ABŪ ṬĀHER

Far from the works of the son following close upon those of the father, the gap between known works of the first generation is twenty-eight years, and between the second generations, forty-two years. Late marriage and long apprenticeships may be the explanation. However, the time gap would seem to indicate that the son did not learn his skills directly from father.

 

ABŪ ṬĀHER, designation of a family of leading potters from Kāšān, known through four generations (602-734/1205-1333). The first member of the family may be a certain Bū Ṭāher Ḥosayn, who is known through a single signed example of his work, a bowl decorated in the mīnāʾī technique and dateable by its style to the end of the 6th/12th century. Painted in colored enamels on a blue glaze, it displays a series of circular medallions each containing a seated figure (Plate XVII). With one exception, Bū Ṭāher’s descendants are known only for tiles decorated in the luster technique.

1. Moḥammad b. Abī Ṭāher cooperated with the potter Abū Zayd b. Moḥammad b. Abī Zayd in decorating the shrines at Qom and Mašhad. At Qom he was responsible for a large panel of luster tiles, in meḥrāb form, which was set on top of the tomb of Fāṭema. This signature gives us the clearest reading of his name: katabaho wa ʿamalaho . . . “Moḥammad b. Abī Ṭāher b. Abi’l-Ḥosayn made and decorated it.” This panel may be dated 602/1205, the date found on luster tiles in the same shrine made by Abū Zayd. Ten years later the two potters are found cooperating again in the decoration of the shrine at Mašhad. Moḥammad’s signature is found on the luster tiles that frame the entrance into the tomb chamber, together with the date Jomādā I, 612/September, 1215. An incomplete signature on a pentagonal tile from a large luster meḥrāb (reading ʿamal-e Moḥammad . . . “the work of Moḥammad . . .”) is also doubtless by this potter (ex-Kelekian Collection).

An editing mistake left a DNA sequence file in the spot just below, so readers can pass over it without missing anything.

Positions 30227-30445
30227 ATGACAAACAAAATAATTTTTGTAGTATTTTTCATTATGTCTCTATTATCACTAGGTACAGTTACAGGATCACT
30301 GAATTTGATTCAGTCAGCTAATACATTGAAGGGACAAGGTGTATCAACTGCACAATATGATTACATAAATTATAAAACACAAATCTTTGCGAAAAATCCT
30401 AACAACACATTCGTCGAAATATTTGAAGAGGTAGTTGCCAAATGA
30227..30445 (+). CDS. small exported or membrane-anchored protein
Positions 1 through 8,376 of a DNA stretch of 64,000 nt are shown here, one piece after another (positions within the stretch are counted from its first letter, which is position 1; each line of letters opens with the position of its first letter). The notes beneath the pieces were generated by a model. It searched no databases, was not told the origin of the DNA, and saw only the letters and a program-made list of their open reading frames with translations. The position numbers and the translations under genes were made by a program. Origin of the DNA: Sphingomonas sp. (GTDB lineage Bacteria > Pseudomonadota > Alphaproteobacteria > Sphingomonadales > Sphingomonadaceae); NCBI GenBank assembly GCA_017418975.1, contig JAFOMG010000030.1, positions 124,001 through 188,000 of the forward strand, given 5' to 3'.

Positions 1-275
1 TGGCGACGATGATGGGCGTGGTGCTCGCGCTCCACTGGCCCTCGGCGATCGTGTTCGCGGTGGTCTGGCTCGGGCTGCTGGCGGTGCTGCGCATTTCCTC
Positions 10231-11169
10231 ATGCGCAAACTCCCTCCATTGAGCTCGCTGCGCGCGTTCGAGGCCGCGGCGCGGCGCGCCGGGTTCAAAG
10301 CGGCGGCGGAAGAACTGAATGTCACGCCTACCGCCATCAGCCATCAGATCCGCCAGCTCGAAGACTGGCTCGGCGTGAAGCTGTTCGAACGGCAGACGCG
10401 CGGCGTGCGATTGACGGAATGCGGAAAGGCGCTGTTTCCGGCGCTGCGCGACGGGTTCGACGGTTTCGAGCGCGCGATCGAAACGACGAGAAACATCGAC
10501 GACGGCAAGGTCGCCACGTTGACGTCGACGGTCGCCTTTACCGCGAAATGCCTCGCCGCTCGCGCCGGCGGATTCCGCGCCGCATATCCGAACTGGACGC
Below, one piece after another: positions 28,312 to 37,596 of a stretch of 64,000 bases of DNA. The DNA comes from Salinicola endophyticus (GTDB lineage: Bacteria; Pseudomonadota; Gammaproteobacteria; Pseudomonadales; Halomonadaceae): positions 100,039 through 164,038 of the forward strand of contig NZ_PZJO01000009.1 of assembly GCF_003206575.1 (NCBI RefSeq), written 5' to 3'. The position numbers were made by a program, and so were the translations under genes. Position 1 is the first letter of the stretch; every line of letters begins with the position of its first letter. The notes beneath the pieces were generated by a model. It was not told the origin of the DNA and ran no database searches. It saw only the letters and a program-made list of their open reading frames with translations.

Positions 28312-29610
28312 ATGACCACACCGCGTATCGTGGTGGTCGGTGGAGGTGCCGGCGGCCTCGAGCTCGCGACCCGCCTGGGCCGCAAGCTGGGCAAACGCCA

2. ʿAlī, Moḥammad’s son, is known through five signed works. The earliest is a large meḥrāb originally installed in the tomb chamber of the shrine at Mašhad (now in the shrine museum) which bears the date 640/1242. Fragments, including a signed panel, of a similar meḥrāb and probably of the same date, were found in the basement of the Emāmzāda Moḥammad b. Jaʿfar al-Ṣādeq near Gonbad-e Qābūs. In 663/1264 ʿAlī made a third large meḥrāb for the Emāmzāda Yaḥyā in Varāmīn (ex-Kevorkian Collection). A smaller two-tiled meḥrāb of the same date, now in the Islamic Museum, East Berlin, is said to have come from a building in Qom, possibly from the Āstāna, where further signed pieces by ʿAlī are reported to be still in situ. To ʿAlī may also be attributed fragments of yet another large meḥrāb installed in the Zīr Dālān mosque attached to the shrine at Naǰaf. Though unsigned, it is close in design to ʿAlī’s meḥrāb from Varāmīn.